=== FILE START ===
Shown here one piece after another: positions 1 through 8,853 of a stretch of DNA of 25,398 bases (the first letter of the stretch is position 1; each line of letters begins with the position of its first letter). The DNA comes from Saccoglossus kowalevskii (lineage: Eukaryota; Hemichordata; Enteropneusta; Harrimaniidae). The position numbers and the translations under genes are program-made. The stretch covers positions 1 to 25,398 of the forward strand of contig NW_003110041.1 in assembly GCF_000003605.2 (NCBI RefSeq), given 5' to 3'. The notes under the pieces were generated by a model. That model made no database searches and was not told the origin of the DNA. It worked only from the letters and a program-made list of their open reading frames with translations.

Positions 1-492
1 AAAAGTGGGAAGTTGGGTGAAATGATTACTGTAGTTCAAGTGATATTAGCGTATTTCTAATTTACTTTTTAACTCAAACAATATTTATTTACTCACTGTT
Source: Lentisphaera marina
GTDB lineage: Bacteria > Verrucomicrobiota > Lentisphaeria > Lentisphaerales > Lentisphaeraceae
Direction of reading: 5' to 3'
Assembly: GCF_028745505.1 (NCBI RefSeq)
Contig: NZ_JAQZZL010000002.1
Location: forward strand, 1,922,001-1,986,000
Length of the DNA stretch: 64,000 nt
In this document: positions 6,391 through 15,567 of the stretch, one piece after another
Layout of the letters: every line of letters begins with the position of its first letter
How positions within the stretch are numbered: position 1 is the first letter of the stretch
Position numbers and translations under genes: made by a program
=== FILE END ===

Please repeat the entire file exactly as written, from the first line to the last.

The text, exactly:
Shown here one piece after another: positions 1 through 8,853 of a stretch of DNA of 25,398 bases (the first letter of the stretch is position 1; each line of letters begins with the position of its first letter). The DNA comes from Saccoglossus kowalevskii (lineage: Eukaryota; Hemichordata; Enteropneusta; Harrimaniidae). The position numbers and the translations under genes are program-made. The stretch covers positions 1 to 25,398 of the forward strand of contig NW_003110041.1 in assembly GCF_000003605.2 (NCBI RefSeq), given 5' to 3'. The notes under the pieces were generated by a model. That model made no database searches and was not told the origin of the DNA. It worked only from the letters and a program-made list of their open reading frames with translations.

Positions 1-492
1 AAAAGTGGGAAGTTGGGTGAAATGATTACTGTAGTTCAAGTGATATTAGCGTATTTCTAATTTACTTTTTAACTCAAACAATATTTATTTACTCACTGTT
Source: Lentisphaera marina
GTDB lineage: Bacteria > Verrucomicrobiota > Lentisphaeria > Lentisphaerales > Lentisphaeraceae
Direction of reading: 5' to 3'
Assembly: GCF_028745505.1 (NCBI RefSeq)
Contig: NZ_JAQZZL010000002.1
Location: forward strand, 1,922,001-1,986,000
Length of the DNA stretch: 64,000 nt
In this document: positions 6,391 through 15,567 of the stretch, one piece after another
Layout of the letters: every line of letters begins with the position of its first letter
How positions within the stretch are numbered: position 1 is the first letter of the stretch
Position numbers and translations under genes: made by a program